Limits...
Shared Pathways Among Autism Candidate Genes Determined by Co-expression Network Analysis of the Developing Human Brain Transcriptome.

Mahfouz A, Ziats MN, Rennert OM, Lelieveldt BP, Reinders MJ - J. Mol. Neurosci. (2015)

Bottom Line: Autism spectrum disorder (ASD) is a neurodevelopmental syndrome known to have a significant but complex genetic etiology.Furthermore, we also constructed co-expression networks from the entire transcriptome and found that ASD candidate genes were enriched in modules related to mitochondrial function, protein translation, and ubiquitination.Overall, our multi-dimensional co-expression analysis of ASD candidate genes in the normal developing human brain suggests the heterogeneous set of ASD candidates share transcriptional networks related to synapse formation and elimination, protein turnover, and mitochondrial function.

View Article: PubMed Central - PubMed

Affiliation: Delft Bioinformatics Lab, Delft University of Technology, Delft, The Netherlands. a.mahfouz@tudelft.nl.

ABSTRACT
Autism spectrum disorder (ASD) is a neurodevelopmental syndrome known to have a significant but complex genetic etiology. Hundreds of diverse genes have been implicated in ASD; yet understanding how many genes, each with disparate function, can all be linked to a single clinical phenotype remains unclear. We hypothesized that understanding functional relationships between autism candidate genes during normal human brain development may provide convergent mechanistic insight into the genetic heterogeneity of ASD. We analyzed the co-expression relationships of 455 genes previously implicated in autism using the BrainSpan human transcriptome database, across 16 anatomical brain regions spanning prenatal life through adulthood. We discovered modules of ASD candidate genes with biologically relevant temporal co-expression dynamics, which were enriched for functional ontologies related to synaptogenesis, apoptosis, and GABA-ergic neurons. Furthermore, we also constructed co-expression networks from the entire transcriptome and found that ASD candidate genes were enriched in modules related to mitochondrial function, protein translation, and ubiquitination. Hub genes central to these ASD-enriched modules were further identified, and their functions supported these ontological findings. Overall, our multi-dimensional co-expression analysis of ASD candidate genes in the normal developing human brain suggests the heterogeneous set of ASD candidates share transcriptional networks related to synapse formation and elimination, protein turnover, and mitochondrial function.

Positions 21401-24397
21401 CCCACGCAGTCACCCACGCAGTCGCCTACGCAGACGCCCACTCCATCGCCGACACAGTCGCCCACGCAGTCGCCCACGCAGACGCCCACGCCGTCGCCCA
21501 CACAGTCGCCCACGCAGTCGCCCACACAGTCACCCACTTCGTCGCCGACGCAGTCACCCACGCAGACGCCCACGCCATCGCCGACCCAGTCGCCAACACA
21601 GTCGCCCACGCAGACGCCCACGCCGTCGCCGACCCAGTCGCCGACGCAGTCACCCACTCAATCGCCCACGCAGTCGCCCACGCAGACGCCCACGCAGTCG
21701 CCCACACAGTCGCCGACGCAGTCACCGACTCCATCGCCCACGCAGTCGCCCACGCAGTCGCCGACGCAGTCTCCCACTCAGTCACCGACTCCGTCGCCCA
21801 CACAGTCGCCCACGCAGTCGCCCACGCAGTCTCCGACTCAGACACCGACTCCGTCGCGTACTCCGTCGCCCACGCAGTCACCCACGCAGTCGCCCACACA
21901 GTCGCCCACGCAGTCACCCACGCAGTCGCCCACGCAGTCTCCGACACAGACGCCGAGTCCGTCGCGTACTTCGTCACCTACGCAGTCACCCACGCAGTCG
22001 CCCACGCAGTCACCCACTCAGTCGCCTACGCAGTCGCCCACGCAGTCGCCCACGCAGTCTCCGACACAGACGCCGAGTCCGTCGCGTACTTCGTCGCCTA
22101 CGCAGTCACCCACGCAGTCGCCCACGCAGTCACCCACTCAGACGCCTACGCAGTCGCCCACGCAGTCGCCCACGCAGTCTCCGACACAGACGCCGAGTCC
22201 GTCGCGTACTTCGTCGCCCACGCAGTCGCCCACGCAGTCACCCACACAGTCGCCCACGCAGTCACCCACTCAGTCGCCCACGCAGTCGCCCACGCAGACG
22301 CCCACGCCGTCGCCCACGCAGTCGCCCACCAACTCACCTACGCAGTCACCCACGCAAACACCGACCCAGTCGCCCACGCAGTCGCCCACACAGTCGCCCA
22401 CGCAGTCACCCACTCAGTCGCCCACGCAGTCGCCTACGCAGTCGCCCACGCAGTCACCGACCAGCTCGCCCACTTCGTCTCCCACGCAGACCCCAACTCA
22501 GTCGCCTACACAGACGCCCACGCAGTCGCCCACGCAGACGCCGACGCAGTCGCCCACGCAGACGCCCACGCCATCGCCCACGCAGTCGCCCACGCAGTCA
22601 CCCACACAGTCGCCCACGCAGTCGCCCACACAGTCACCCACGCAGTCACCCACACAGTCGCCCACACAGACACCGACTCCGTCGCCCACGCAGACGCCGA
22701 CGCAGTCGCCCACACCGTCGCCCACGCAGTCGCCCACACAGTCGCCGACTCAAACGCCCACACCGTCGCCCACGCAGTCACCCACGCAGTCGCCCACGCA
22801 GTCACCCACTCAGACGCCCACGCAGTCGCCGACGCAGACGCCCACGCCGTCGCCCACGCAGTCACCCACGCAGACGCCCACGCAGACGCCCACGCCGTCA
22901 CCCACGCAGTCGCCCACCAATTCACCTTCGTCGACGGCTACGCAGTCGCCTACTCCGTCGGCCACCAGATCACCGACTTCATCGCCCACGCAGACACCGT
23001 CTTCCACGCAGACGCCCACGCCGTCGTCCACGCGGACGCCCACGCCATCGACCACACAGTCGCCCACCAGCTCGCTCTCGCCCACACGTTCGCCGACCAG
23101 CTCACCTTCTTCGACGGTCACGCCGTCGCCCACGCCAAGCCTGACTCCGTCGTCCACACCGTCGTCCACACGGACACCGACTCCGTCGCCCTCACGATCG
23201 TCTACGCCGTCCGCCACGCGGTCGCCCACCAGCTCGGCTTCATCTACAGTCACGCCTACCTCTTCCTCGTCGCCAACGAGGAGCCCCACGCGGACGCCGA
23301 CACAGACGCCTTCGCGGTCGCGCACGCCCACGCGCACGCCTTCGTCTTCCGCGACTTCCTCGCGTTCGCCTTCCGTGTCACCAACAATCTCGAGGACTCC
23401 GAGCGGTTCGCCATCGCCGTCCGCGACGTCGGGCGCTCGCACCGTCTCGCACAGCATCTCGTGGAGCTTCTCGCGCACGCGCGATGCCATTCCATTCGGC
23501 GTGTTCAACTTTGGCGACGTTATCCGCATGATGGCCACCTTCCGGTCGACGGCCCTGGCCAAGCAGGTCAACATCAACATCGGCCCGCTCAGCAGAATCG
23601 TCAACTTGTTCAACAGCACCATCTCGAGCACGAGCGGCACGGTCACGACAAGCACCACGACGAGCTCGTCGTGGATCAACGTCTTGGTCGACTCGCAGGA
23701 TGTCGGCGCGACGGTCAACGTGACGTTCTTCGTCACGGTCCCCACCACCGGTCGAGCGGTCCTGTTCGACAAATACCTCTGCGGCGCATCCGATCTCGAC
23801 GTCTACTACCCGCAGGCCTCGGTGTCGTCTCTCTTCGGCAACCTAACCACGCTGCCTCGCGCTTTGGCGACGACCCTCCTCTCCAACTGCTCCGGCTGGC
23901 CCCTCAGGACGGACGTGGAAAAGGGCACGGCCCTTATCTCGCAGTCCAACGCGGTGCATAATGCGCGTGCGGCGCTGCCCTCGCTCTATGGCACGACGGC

Show MeSH

Related in: MedlinePlus

Enrichment of the ASD modules in cell-type-specific genes. Enrichment of ASD-enriched modules in neurons, oligodendrocytes, and astrocytes (represented in −log10(p), FDR-corrected)
© Copyright Policy - OpenAccess
Related In: Results  -  Collection


getmorefigures.php?uid=PMC4644211&req=5

Fig5: Enrichment of the ASD modules in cell-type-specific genes. Enrichment of ASD-enriched modules in neurons, oligodendrocytes, and astrocytes (represented in −log10(p), FDR-corrected)

Mentions: Each module was also tested for enrichment of specific neural cell populations (i.e., neurons, oligodendrocytes, and astrocytes), as described earlier. Three out of the four ASD-enriched modules were enriched for neurons (magenta, brown, and purple modules), as shown in Fig. 5. The orange module, which was related to mitochondrial functioning, was highly enriched in astrocytes but not neurons. This finding is of relevance, as multiple recent studies have implicated glia, and specifically astrocytes, in the brain pathology of autistic subjects (Lioy et al. 2011; Cao et al. 2012).Fig. 5